625 F.2d 704 (5th Cir. 1980), 79-5607, United States v. Corey
|Citation:||625 F.2d 704|
|Party Name:||UNITED STATES of America, Plaintiff-Appellee, v. Edward Harold COREY, Defendant-Appellant.|
|Case Date:||September 12, 1980|
|Court:||United States Courts of Appeals, Court of Appeals for the Fifth Circuit|
Stanley M. Serwatka, El Paso, Tex., for defendant-appellant.
LeRoy Morgan Jahn, Asst. U. S. Atty., San Antonio, Tex., Jerry M. Tanzy, El Paso, Tex., for plaintiff-appellee.
Appeal from the United States District Court for the Western District of Texas.
Before AINSWORTH, FAY and RANDALL, Circuit Judges.
Edward Harold Corey appeals from his escape attempt conviction under 18 U.S.C. § 751(a) (1976). 1 He contends that his sixth
amendment right to a fair and impartial jury was violated because the trial judge refused to ask on voir dire certain requested questions dealing with possible credibility choice bias favoring the testimony of law enforcement and other government officials. Corey also claims that the trial court committed reversible error in allowing a prison psychologist to testify as an expert on Corey's mental state at the time of his confession. We find no error in admitting that testimony. Moreover, because we find no error committed in the conduct of voir dire which could have deprived Corey of a fair and impartial jury, his conviction is affirmed.
On the evening of May 10, 1979, appellant Corey hid in the recreation yard of the Federal Correction Institute at El Paso, Texas, until the guard had secured the yard and left. He later claimed that his purpose was to be found in an unauthorized area so that he would be placed in segregation, out of the reach of his gambling debt creditors in the prison population. That asserted purpose was certainly achieved later that evening when Corey began traversing the recreation yard. Guards in three different locations who spotted him fired at him, wounding him three times. Corey was taken into custody and treated for his injuries at a nearby hospital.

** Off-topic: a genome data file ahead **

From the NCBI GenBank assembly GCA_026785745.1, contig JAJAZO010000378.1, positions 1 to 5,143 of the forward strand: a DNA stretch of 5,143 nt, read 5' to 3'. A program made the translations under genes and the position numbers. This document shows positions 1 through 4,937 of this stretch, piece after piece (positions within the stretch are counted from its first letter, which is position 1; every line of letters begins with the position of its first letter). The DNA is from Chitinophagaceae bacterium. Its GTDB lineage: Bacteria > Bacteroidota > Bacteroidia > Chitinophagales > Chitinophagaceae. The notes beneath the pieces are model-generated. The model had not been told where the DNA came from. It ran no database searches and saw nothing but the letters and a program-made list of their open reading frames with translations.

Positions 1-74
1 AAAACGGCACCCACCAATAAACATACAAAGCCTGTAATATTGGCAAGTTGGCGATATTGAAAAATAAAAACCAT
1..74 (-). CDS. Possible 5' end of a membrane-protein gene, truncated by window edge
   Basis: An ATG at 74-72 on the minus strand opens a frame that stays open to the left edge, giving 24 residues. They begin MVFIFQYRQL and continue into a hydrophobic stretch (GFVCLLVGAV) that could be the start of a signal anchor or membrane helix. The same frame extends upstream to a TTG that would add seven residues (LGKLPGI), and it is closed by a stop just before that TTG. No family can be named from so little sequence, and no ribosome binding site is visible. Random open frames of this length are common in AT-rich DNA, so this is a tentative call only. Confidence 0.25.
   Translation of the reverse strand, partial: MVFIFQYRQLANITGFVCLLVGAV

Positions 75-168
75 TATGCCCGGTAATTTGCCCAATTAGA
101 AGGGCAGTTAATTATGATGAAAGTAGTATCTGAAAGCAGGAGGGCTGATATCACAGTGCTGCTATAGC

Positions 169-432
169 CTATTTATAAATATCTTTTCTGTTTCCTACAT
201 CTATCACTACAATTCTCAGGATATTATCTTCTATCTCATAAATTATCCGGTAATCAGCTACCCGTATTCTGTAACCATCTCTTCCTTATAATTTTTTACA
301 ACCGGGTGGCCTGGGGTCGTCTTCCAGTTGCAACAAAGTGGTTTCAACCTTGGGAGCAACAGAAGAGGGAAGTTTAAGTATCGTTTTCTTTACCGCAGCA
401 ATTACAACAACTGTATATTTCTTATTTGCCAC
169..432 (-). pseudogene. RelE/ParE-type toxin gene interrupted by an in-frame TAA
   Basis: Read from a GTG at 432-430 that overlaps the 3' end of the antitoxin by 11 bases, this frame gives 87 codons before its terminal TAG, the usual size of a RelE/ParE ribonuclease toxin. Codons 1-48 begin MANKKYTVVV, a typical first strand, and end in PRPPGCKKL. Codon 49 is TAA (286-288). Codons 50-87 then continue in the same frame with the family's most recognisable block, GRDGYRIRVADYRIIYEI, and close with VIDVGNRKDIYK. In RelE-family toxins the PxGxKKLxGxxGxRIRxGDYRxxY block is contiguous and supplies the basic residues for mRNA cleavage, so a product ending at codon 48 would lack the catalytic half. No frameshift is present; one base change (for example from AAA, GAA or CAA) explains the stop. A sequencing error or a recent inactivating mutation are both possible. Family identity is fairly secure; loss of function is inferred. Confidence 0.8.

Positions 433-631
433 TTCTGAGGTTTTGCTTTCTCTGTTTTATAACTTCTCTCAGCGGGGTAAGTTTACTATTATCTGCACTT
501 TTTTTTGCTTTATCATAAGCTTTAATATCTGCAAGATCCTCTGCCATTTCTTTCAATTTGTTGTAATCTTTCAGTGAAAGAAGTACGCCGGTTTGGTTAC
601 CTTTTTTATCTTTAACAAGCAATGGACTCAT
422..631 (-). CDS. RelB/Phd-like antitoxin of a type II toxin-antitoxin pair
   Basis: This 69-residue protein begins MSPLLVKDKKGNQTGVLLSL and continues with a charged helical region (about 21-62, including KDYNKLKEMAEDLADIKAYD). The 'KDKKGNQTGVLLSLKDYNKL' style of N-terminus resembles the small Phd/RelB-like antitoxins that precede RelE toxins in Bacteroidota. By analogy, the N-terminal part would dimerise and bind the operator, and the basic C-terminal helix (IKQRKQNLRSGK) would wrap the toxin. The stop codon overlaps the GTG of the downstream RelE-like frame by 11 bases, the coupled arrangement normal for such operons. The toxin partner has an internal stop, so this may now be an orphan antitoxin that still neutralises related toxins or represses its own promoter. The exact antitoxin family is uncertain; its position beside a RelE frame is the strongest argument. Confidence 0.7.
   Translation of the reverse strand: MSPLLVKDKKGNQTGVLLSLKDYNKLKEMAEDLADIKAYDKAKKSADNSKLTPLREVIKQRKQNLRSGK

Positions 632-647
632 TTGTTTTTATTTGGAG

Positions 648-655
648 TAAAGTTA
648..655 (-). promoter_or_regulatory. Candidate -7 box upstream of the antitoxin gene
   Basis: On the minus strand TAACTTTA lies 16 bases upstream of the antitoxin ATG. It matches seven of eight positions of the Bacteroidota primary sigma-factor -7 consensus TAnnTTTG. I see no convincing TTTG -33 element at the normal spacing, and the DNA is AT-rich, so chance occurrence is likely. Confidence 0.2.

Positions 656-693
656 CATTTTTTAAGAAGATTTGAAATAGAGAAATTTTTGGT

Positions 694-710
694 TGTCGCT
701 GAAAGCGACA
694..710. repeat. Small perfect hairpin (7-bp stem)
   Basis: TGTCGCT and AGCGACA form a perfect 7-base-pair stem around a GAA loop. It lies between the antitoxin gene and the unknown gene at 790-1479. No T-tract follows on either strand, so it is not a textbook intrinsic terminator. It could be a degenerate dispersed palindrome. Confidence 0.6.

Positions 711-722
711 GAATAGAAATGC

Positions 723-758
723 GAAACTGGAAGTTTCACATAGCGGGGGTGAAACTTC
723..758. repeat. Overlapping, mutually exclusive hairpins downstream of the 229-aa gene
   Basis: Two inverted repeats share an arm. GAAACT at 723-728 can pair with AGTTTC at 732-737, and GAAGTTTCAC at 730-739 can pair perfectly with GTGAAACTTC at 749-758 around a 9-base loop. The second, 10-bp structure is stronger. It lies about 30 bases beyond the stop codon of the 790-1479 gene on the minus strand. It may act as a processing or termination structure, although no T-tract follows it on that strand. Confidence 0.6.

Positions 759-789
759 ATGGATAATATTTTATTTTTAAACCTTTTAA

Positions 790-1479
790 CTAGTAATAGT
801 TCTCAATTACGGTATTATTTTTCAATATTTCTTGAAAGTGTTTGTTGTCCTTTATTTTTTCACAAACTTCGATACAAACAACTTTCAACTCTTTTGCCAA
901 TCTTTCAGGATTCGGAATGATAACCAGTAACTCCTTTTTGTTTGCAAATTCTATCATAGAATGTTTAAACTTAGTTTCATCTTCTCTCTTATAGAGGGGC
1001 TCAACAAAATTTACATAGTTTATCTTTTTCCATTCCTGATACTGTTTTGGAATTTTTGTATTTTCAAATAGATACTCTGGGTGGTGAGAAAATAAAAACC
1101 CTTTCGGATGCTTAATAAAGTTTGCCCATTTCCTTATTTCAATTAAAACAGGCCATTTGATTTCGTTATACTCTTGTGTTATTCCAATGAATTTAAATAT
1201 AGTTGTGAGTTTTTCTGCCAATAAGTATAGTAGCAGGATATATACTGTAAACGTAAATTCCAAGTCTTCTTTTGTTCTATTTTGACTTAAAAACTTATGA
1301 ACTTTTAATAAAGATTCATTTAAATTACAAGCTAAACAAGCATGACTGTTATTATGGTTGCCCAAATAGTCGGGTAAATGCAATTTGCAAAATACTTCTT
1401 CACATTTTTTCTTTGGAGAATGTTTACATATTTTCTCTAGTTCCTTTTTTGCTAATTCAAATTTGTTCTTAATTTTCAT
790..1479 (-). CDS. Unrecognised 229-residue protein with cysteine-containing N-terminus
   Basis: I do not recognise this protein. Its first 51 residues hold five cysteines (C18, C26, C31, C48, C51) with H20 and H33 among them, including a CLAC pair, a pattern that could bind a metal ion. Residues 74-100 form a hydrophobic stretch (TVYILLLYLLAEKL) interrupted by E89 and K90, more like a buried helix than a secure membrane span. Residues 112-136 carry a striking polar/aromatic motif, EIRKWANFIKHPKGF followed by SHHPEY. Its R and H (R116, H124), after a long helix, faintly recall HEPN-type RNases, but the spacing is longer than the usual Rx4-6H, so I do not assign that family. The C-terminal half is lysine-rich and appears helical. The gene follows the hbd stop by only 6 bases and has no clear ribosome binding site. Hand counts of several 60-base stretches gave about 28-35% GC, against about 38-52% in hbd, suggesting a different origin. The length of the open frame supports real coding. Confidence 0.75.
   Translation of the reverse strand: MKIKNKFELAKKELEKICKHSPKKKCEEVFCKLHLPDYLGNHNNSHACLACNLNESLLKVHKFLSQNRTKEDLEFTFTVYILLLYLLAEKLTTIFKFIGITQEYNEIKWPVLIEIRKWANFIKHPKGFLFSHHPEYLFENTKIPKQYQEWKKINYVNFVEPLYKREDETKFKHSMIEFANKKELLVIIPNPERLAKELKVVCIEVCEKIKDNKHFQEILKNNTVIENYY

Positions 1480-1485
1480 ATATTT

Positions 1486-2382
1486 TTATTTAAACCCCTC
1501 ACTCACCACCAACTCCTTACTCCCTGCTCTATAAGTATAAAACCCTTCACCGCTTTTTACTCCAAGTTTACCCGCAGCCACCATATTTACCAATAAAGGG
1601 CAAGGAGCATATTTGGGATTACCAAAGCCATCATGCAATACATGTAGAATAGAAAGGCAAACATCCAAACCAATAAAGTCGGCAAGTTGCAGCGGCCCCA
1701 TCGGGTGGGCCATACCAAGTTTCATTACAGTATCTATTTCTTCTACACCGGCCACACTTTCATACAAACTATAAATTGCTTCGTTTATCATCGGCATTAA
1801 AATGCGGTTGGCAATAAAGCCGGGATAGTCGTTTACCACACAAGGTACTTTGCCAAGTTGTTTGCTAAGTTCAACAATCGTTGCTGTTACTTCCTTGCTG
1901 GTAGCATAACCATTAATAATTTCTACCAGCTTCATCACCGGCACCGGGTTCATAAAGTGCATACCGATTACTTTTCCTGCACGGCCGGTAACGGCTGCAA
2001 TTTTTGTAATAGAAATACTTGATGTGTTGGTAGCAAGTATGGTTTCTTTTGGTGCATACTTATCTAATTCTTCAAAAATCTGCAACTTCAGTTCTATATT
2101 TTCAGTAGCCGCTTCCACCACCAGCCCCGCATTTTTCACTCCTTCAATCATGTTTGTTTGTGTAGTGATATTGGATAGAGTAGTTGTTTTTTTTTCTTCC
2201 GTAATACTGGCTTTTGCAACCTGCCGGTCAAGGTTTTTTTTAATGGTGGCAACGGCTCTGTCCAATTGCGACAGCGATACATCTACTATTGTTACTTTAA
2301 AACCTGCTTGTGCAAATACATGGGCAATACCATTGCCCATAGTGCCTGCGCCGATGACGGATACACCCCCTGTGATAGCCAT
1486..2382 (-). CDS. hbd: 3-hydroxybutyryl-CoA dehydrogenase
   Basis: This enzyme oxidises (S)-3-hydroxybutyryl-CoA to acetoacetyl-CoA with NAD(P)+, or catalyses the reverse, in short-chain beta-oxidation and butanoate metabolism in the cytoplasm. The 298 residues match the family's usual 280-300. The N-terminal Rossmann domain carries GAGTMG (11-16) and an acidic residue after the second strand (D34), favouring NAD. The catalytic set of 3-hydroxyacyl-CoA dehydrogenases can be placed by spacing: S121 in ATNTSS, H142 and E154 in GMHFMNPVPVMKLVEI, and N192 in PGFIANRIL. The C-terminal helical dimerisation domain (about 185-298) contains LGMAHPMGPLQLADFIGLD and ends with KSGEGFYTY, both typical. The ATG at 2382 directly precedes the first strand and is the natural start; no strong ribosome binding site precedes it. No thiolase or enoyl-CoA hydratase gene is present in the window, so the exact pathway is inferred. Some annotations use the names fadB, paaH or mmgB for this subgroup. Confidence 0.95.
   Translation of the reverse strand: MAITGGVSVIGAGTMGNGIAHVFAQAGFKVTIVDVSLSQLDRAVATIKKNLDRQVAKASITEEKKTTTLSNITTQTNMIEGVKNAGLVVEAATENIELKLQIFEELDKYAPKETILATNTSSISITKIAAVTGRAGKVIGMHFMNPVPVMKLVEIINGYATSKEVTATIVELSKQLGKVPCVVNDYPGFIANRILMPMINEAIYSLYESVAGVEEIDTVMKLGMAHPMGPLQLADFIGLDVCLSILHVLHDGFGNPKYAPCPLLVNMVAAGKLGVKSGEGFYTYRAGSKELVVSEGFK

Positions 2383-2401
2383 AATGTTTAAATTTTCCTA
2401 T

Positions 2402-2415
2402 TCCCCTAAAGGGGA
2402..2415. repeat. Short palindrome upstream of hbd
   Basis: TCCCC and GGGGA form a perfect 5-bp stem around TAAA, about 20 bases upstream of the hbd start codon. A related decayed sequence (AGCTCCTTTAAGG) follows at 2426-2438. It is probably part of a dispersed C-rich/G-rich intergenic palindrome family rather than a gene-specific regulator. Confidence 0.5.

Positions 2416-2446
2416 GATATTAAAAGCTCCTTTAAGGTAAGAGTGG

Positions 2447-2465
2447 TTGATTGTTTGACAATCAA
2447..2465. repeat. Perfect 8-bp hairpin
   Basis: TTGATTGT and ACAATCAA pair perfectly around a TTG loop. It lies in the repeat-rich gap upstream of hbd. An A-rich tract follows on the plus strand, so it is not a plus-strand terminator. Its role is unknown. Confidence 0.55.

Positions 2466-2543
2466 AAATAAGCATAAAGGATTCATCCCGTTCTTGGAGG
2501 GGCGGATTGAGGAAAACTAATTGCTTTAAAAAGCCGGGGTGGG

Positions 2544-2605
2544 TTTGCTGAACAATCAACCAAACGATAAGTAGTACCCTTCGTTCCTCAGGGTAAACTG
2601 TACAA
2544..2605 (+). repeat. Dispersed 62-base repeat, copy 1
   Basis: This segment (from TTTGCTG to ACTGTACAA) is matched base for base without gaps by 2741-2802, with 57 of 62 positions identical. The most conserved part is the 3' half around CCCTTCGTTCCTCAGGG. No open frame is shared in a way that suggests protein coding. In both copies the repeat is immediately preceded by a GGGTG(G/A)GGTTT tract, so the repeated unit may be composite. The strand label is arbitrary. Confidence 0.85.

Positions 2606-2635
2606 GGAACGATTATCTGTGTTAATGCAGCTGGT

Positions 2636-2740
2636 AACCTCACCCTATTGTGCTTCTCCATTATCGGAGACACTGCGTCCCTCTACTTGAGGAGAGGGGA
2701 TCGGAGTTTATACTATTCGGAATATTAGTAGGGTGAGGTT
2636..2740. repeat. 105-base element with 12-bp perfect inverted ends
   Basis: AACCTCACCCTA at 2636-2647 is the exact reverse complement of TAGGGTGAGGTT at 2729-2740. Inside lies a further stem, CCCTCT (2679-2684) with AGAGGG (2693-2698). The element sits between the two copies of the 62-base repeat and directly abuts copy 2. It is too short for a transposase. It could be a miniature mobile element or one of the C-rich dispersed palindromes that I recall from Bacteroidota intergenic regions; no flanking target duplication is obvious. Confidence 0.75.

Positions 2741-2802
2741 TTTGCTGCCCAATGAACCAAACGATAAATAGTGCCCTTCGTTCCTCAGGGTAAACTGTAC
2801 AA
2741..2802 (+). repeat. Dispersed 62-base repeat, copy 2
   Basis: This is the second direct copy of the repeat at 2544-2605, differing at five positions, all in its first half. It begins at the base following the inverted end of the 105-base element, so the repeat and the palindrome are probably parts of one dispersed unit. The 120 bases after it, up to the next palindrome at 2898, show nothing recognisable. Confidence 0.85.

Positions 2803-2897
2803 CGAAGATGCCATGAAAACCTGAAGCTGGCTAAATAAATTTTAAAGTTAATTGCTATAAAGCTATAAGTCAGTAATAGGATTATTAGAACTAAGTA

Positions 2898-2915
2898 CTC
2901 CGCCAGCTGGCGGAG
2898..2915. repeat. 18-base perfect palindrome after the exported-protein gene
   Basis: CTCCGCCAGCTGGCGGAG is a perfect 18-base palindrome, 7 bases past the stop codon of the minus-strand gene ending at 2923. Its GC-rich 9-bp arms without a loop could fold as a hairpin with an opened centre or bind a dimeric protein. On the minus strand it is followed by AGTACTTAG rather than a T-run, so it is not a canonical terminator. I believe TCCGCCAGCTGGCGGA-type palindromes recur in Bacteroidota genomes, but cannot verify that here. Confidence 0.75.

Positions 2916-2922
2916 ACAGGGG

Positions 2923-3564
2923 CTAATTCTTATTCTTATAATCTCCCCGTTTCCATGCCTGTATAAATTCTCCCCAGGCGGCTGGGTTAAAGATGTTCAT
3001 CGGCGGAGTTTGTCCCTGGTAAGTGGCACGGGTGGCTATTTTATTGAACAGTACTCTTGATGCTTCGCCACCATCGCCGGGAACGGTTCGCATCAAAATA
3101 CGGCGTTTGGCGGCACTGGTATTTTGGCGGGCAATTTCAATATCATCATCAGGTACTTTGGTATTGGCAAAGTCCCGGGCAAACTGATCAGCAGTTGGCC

While recuperating the next day from surgery performed under general anesthesia, Corey was questioned by F.B.I. Special Agent Byron MacDonald and prison psychologist Dr. William Lucker. Corey testified at trial that he had no recollection of this interview, but Lucker and MacDonald both stated that he had confessed his intent to escape from the prison. An anesthetist testified at trial that on occasion the anesthesia given Corey could induce amnesia. Corey further asserted at trial that he had never intended to escape, but only to commit an infraction which would land him in the comparative safety of a segregation unit.
Emphasizing the crucialness of credibility choice in his case, Corey contends on appeal that the trial court gave inadequate protection to his constitutional right to a fair and impartial jury. He argues that the judge improperly declined to ask on voir dire the substance of three questions he submitted to discern any credibility choice bias held by jurors. Corey's requested questions were the following:
(a) Are there any members of the panel who would tend to believe the testimony of a Government agent or employee over the testimony of a private citizen, solely because he is a government employee or agent?
(b) Are there any members of the panel who would tend to believe the testimony of a Government agent or employee over the testimony...
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